from the trailer for the film The Great Ziegfeld (1936)
|Born||Emil Gottfried von Holst
24 September 1876
Cheltenham, Gloucestershire, UK
|Died||21 January 1951
New York City, New York, USA
|Spouse(s)||Maude Davis (1906–1951; his death)|
Ernest Cossart (24 September 1876 – 21 January 1951) was an English actor. After a stage career in England, he moved to the US, appearing on Broadway and all around the country. In the 1930s and 1940s, he appeared in films, specialising in playing butlers, valets, and similar roles, but playing a range of other parts.
Life and career
Cossart was born in Cheltenham, Gloucestershire as Emil Gottfried von Holst, the younger of the two children of Adolph von Holst (1846–1901), a professional musician, and his first wife, Clara née Lediard (1841–1882). The elder child, Gustavus, later known as Gustav Holst, became a leading English composer. Emil attended Cheltenham Grammar School and then became a clerk in a wine company's office. When he decided to pursue an acting career, he took the stage name Ernest Cossart, appearing on stage in Britain before moving to the US in 1908, working in Broadway productions and all over the country. During the First World War, he served in the Canadian army and was severely wounded. After the war, he appeared in musical comedy in the West End before returning to Broadway in 1919.
In the late 1920s, Cossart made a return to the London stage, acting with Alfred Lunt and Lynn Fontanne in a West End transfer of a Broadway success, Caprice. In 1932, he appeared as Colonel Tallboys in the world premiere of Bernard Shaw's Too True to Be Good, with Beatrice Lillie and Leo G. Carroll.
Butlers, the supreme gift of the British Empire to Hollywood and mystery fiction, are the specialty of Ernest Cossart. You have seen him buttling with frozen gravity and punctilio of bedtick vest in "Two for Tonight" and "Accent on Youth," and you will now see him as the correct gentleman's gentleman in "Angel," which Ernst Lubitsch has made with Marlene Dietrich and Herbert Marshall.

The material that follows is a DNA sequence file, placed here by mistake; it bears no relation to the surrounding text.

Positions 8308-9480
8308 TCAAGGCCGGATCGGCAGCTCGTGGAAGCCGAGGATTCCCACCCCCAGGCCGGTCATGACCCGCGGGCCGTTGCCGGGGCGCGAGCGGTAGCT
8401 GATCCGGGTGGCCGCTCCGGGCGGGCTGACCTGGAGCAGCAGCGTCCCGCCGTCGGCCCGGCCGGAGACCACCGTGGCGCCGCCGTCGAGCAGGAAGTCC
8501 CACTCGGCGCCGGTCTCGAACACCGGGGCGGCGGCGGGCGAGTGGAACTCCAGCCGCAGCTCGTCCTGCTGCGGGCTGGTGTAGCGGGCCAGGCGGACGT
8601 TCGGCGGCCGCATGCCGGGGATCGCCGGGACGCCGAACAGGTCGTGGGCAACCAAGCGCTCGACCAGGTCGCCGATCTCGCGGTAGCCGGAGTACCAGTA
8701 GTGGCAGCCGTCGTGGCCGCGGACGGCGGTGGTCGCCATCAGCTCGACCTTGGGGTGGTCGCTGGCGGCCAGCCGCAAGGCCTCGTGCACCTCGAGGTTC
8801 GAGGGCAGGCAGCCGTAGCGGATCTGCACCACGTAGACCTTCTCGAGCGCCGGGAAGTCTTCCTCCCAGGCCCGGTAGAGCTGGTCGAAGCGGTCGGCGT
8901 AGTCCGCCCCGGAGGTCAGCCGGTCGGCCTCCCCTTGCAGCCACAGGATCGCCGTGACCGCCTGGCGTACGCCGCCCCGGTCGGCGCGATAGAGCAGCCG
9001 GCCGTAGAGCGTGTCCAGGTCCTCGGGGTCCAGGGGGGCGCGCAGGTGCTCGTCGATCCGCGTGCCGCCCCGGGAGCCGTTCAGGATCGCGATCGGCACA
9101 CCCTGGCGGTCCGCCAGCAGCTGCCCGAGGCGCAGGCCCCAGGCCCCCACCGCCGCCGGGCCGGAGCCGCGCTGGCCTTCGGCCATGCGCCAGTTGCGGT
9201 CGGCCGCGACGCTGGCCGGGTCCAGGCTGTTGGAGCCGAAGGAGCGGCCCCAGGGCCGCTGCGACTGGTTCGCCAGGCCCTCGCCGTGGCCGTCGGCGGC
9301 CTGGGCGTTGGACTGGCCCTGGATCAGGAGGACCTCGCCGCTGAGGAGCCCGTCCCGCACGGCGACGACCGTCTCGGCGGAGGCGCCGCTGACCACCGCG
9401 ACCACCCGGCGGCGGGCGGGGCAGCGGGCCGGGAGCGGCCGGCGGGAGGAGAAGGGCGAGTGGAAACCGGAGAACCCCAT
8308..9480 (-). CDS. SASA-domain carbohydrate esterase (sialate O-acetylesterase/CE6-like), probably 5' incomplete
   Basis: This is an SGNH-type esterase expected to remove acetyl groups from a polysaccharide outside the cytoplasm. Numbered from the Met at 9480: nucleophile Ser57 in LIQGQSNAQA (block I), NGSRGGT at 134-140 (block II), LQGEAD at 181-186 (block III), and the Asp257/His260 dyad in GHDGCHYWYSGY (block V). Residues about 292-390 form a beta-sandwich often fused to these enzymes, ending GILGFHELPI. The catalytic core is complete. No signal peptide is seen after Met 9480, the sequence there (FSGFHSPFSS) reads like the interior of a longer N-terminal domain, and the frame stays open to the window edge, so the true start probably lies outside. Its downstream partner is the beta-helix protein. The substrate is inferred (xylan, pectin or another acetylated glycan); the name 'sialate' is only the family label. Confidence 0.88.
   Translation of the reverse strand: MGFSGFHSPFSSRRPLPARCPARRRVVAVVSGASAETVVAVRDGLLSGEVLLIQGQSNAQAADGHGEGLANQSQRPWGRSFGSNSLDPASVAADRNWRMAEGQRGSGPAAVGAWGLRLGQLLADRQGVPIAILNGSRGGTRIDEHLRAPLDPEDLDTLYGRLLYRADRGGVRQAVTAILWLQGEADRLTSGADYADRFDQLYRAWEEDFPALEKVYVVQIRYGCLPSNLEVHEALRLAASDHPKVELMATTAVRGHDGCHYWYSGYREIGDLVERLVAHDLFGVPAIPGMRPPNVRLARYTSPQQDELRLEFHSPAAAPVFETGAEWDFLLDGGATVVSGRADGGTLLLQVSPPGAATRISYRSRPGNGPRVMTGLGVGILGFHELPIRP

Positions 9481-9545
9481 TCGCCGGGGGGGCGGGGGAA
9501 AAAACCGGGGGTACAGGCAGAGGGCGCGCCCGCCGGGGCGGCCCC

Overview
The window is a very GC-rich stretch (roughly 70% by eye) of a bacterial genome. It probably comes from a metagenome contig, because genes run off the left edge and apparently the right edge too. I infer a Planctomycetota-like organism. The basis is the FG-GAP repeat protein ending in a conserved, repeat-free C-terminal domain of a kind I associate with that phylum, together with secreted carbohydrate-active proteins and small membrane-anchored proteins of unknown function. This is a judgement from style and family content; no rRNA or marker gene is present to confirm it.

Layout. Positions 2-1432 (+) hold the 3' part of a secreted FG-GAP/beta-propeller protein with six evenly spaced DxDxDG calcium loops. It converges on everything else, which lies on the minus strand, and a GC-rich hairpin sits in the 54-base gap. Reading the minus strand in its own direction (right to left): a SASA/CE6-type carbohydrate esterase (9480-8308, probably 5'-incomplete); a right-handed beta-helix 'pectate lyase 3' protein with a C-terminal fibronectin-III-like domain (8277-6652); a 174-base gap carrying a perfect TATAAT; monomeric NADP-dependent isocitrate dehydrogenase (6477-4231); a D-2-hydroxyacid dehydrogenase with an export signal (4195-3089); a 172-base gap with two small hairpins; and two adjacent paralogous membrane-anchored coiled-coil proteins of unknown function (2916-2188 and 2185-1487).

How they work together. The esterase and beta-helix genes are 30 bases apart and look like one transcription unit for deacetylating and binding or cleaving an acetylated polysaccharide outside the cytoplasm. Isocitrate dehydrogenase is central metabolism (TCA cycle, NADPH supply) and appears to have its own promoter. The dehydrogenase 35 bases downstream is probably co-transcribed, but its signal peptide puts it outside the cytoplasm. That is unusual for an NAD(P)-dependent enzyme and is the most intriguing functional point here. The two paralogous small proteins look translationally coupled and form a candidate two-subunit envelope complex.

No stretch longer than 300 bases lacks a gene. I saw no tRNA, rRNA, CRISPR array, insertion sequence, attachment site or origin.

In Angel, Cossart and Edward Everett Horton as the servants were judged to have had the best of the film. In addition to such roles, Cossart played a range of different characters, appearing as Pa Monaghan with Ronald Reagan in Kings Row, and as Squire Brown in Tom Brown's School Days; in two films he played Roman Catholic priests, one French and the other Irish-American.
- Matthews, Colin. "Holst, Gustav", Grove Music Online, Oxford University Press, accessed 19 March 2013 (subscription required)
- "Emil von Holst (Ernest Cossart)", Holst Birthplace Museum, accessed 20 March 2013
- Short, p. 476
- "The Theatres", The Times, 16 May 1929, p. 14
- Atkinson, Brooks. "Over the Coffee Cups", The New York Times, 5 April 1932 (subscription required)
- Asper, H G. "Three smart guys", Film History, 11(2) (1999), pp. 134–153 (subscription required)
- Jones, Idwall. "Buttling a Way to Fame", The New York Times, 7 November 1937 (subscription required)
- "Angel", The Manchester Guardian, 15 February 1938, p. 13
- Tibbetts, John C "Film Reviews", Film & History, 41(2) (2011), pp. 84–85(subscription required)
- "Ernest Cossart", British Film Institute, accessed 20 March 2013
- "Help for Distressed Actors", The Times, 28 December 1939, p. 4
- "Valerie Cossart", British Film Institute, accessed 20 March 2013
- "Deaths", The Times, 24 January 1951, p. 1
- Short, Michael (1990). Gustav Holst: The Man and his Music. Oxford: Oxford University Press. ISBN 019314154X.
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